Time is critical in SW photography. Often a vista which may be bland at one time of the day is spectacular at other times.

    These vistas were bland at mid-day but perked up quite a bit in the late afternoon light.

    Red Canyon Utah, near Bryce Canyon National Park
    Tips for Shooting in the American South West

    Near entrance to Zion National Park
    Tips for Shooting in the American South West

    The "Photographing the Southwest" by Laurent Martres can be indispensible in planning a photo trip.
    http://www.amazon.com/s/ref=nb_sb_ss...125_259&fsc=-1

    I recommend bracketing exposures. My Canon cameras will shoot three bracketed exposures and then stop if Auto Exposure bracketing (AEB) and burst mode is selected. Usually one of the three exposures will be spot on, but you can always composite a HDR image from the three exposures, even when hand held.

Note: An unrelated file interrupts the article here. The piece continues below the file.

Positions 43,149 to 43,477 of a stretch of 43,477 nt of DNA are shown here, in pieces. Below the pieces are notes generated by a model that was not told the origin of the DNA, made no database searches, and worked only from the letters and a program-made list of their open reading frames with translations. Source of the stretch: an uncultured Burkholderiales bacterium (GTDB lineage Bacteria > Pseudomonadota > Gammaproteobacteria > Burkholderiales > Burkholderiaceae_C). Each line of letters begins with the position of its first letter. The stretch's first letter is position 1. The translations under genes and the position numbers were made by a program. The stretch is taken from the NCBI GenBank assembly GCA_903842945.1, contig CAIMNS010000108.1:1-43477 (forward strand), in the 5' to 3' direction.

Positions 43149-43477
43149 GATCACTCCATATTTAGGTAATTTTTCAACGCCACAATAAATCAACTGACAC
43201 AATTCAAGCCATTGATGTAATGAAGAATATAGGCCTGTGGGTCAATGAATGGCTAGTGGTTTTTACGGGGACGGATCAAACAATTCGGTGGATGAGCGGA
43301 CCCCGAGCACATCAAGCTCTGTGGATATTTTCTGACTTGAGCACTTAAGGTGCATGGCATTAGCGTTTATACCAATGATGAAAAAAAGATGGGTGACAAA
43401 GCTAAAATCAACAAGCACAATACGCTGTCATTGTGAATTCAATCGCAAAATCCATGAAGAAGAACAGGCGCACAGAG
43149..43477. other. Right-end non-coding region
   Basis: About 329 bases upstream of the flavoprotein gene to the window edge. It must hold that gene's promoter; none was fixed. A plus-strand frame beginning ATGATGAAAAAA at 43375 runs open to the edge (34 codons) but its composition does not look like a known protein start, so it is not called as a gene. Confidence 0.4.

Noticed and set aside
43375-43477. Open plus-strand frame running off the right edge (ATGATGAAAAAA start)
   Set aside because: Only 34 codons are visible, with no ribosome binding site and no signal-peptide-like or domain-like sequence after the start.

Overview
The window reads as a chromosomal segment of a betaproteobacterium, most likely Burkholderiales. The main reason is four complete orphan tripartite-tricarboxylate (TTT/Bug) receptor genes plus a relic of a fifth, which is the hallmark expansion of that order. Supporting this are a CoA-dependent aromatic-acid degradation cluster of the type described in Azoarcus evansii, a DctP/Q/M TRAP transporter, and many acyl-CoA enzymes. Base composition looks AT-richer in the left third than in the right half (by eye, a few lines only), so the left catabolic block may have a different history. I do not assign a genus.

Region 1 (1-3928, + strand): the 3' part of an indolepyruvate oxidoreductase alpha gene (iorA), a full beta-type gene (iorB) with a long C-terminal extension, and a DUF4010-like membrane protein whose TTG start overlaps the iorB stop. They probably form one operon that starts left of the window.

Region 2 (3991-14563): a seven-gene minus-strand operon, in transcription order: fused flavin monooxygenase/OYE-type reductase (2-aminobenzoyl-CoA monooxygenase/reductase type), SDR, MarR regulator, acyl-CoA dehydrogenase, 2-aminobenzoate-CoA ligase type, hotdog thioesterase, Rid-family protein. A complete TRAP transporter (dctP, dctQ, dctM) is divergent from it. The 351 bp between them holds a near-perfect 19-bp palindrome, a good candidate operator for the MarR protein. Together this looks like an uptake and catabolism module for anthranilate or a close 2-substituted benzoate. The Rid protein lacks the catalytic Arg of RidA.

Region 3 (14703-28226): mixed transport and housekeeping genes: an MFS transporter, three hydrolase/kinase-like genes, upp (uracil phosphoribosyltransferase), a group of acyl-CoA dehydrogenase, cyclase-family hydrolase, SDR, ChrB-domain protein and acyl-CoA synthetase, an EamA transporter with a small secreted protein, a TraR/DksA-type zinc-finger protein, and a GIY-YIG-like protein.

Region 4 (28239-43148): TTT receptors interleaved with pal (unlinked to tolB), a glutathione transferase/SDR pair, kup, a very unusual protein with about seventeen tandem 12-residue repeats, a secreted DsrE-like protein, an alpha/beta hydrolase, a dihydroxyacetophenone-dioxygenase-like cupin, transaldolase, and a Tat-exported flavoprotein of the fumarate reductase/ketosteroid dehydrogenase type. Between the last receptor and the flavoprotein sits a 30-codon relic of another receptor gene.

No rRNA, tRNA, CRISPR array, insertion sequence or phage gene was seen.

Have plenty of memory with you... The Southwest abounds with photogenic opportunities...

    Don't worry about colored filters when shooting... The effects can always be added in post processing.

    A tripod is a great addition to any landscape photography. Often smaller and lighter tripods will work better if you don't extend the center column. Bending over is a pain but. your camera support will be steadier. Using an inexpensive eBay right angle finder will reduce your need to bend.

    SOME QUICK SAFETY TIPS: